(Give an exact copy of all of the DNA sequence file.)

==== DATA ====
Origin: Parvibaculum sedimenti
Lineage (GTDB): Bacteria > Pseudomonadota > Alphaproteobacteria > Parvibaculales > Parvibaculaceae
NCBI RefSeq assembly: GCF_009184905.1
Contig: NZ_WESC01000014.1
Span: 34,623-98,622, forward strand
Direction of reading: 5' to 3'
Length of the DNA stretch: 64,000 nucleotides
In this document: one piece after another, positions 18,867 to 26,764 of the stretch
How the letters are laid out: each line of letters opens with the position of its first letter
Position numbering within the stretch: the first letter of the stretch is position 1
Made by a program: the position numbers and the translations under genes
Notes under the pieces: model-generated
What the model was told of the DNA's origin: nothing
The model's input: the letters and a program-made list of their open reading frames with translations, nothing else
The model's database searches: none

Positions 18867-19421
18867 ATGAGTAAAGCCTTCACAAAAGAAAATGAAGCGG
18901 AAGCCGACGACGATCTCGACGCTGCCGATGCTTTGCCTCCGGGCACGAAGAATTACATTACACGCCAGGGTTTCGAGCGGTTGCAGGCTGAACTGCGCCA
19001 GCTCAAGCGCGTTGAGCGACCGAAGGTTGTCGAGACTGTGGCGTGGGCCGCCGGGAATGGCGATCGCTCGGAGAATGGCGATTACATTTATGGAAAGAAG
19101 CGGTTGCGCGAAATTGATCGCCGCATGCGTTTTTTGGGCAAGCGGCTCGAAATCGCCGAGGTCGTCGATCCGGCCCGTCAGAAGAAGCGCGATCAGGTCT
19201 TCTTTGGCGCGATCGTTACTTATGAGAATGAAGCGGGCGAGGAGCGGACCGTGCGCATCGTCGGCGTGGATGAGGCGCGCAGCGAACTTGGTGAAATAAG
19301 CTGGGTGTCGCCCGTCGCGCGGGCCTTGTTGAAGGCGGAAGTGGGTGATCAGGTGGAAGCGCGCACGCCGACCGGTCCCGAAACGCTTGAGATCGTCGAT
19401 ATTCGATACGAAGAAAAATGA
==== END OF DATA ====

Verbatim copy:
Origin: Parvibaculum sedimenti
Lineage (GTDB): Bacteria > Pseudomonadota > Alphaproteobacteria > Parvibaculales > Parvibaculaceae
NCBI RefSeq assembly: GCF_009184905.1
Contig: NZ_WESC01000014.1
Span: 34,623-98,622, forward strand
Direction of reading: 5' to 3'
Length of the DNA stretch: 64,000 nucleotides
In this document: one piece after another, positions 18,867 to 26,764 of the stretch
How the letters are laid out: each line of letters opens with the position of its first letter
Position numbering within the stretch: the first letter of the stretch is position 1
Made by a program: the position numbers and the translations under genes
Notes under the pieces: model-generated
What the model was told of the DNA's origin: nothing
The model's input: the letters and a program-made list of their open reading frames with translations, nothing else
The model's database searches: none

Positions 18867-19421
18867 ATGAGTAAAGCCTTCACAAAAGAAAATGAAGCGG
18901 AAGCCGACGACGATCTCGACGCTGCCGATGCTTTGCCTCCGGGCACGAAGAATTACATTACACGCCAGGGTTTCGAGCGGTTGCAGGCTGAACTGCGCCA
19001 GCTCAAGCGCGTTGAGCGACCGAAGGTTGTCGAGACTGTGGCGTGGGCCGCCGGGAATGGCGATCGCTCGGAGAATGGCGATTACATTTATGGAAAGAAG
19101 CGGTTGCGCGAAATTGATCGCCGCATGCGTTTTTTGGGCAAGCGGCTCGAAATCGCCGAGGTCGTCGATCCGGCCCGTCAGAAGAAGCGCGATCAGGTCT
19201 TCTTTGGCGCGATCGTTACTTATGAGAATGAAGCGGGCGAGGAGCGGACCGTGCGCATCGTCGGCGTGGATGAGGCGCGCAGCGAACTTGGTGAAATAAG
19301 CTGGGTGTCGCCCGTCGCGCGGGCCTTGTTGAAGGCGGAAGTGGGTGATCAGGTGGAAGCGCGCACGCCGACCGGTCCCGAAACGCTTGAGATCGTCGAT
19401 ATTCGATACGAAGAAAAATGA